(Respecting the knights of Cornwall, sir Mark the king of Cornwall had thrown the whole district into bad odour. He was false, cowardly, mean, and most unknightly.)

Lir. The Death of the Children of Lir. This is one of the three tragic stories of the ancient Irish. The other two are The Death of the Children of Touran and The Death of the Children of Usnach. (See Fionnuala, p. 369.)—O’Flanghan: Transactions of the Gaelic Society, i.

Lir (King), father of Fionnuala. On the death of Fingula (the mother of his daughter), he married the wicked Aoife, who, through spite, transformed the children of Lir into swans, doomed to float on the water for centuries, till they hear the first mass-bell ring. Tom Moore has versified this legend.

Silent, O Moyle, be the roar of thy water;
Break not, ye breezes, your chain of repose—
While murmuring mournfully Lir’s lonely daughter
Tells to the night-star her tale of woes.
   —Moore: Irish Melodies, iv. (“Song of Fionnuala,” 1814).

Liris, a proud but lovely daughter of the race of man, beloved by Rubi, first of the angel host. Her passion was the love of knowledge, and she was captivated by all her angel lover told her of heaven and the works of God. At last she requested Rubi to appear before her in all his glory, and, as she fell into his embrace, she was burnt to ashes by the rays which issued from him.—Moore: Loves of the Angels, ii. (1822).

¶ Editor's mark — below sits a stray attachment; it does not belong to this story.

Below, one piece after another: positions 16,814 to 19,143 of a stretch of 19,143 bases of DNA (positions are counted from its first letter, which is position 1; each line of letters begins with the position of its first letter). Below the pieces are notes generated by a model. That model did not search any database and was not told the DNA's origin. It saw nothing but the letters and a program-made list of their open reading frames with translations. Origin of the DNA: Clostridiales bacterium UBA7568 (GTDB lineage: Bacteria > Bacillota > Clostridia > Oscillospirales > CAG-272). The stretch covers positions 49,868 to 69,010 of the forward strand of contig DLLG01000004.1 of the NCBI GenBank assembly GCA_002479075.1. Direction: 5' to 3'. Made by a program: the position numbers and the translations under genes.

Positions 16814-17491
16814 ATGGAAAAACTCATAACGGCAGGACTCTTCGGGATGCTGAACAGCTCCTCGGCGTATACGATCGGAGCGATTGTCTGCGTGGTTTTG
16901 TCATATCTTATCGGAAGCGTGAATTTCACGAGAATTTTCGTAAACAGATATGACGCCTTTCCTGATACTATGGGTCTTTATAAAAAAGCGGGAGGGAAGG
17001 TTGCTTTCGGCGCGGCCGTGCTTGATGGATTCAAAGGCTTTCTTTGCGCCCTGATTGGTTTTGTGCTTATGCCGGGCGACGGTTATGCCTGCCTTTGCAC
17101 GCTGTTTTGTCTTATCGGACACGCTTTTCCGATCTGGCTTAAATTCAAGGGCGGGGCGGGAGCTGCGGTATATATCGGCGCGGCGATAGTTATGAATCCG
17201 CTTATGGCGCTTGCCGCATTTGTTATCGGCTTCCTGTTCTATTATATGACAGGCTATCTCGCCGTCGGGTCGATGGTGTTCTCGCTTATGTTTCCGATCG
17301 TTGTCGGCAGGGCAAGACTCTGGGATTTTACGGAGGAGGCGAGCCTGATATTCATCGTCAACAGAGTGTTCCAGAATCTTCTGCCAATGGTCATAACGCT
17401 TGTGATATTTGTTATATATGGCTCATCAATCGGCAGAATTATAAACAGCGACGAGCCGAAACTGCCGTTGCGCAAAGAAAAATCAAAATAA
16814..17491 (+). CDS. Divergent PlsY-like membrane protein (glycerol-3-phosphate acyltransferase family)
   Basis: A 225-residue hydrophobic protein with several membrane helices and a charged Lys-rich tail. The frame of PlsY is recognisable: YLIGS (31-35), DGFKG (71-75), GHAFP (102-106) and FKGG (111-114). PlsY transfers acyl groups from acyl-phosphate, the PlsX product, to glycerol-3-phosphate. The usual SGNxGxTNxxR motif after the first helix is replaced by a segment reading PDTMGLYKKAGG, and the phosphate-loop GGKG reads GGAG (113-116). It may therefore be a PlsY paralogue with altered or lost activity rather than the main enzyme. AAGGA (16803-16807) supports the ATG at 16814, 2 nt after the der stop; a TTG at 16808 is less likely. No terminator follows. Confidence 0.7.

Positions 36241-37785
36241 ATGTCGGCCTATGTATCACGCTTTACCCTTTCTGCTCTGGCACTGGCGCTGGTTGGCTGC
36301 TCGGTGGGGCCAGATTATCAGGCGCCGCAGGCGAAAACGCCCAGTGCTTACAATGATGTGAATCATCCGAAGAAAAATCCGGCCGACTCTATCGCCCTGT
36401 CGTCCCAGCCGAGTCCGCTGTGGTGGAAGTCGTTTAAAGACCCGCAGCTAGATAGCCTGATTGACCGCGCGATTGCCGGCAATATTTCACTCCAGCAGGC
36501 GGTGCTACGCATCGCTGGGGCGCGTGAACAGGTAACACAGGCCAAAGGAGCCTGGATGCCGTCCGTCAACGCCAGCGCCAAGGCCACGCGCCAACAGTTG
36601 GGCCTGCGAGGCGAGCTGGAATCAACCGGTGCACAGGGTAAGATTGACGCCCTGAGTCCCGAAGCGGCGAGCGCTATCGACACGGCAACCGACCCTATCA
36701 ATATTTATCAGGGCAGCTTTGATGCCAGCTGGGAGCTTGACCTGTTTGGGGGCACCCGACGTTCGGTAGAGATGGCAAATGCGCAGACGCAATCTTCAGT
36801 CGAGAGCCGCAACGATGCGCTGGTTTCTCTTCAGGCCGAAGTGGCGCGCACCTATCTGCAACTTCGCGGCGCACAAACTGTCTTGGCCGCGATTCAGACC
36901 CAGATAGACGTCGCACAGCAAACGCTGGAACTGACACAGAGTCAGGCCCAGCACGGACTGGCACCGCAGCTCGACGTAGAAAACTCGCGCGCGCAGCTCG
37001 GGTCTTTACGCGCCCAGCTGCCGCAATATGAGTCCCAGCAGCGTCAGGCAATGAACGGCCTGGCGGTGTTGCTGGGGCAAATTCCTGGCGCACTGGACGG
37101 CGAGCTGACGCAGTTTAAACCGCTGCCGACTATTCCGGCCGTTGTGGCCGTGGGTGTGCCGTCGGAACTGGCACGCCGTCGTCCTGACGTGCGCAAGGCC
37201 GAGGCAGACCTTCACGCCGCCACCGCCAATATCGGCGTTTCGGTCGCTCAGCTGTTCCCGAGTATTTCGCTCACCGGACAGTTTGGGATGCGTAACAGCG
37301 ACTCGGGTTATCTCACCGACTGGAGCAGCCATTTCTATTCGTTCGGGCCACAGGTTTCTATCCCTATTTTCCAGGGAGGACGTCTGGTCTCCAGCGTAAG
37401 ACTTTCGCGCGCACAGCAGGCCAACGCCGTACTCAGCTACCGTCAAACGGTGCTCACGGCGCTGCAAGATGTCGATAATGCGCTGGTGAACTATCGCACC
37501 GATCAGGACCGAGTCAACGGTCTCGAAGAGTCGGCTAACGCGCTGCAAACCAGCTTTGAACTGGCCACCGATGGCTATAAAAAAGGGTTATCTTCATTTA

(This is the tale of Semele, q.v.)

Lirriper’s Lodgings (Mrs.), 81, Norfolk Street, Strand. A Christmas tale told in All the Year Round, by Dickens (1863). It recounts her troubles with her lodgers, and with Miss Wozenham, an opposition lodging-house keeper; but the cream of the tale is the adoption of poor Jemmy by mayor Jackman—his education at home and his being sent to a boarding-school. It is an excellent tale. A sequel, called Mrs. Lirriper’s Legacy, appeared in 1864.

  By PanEris using Melati.

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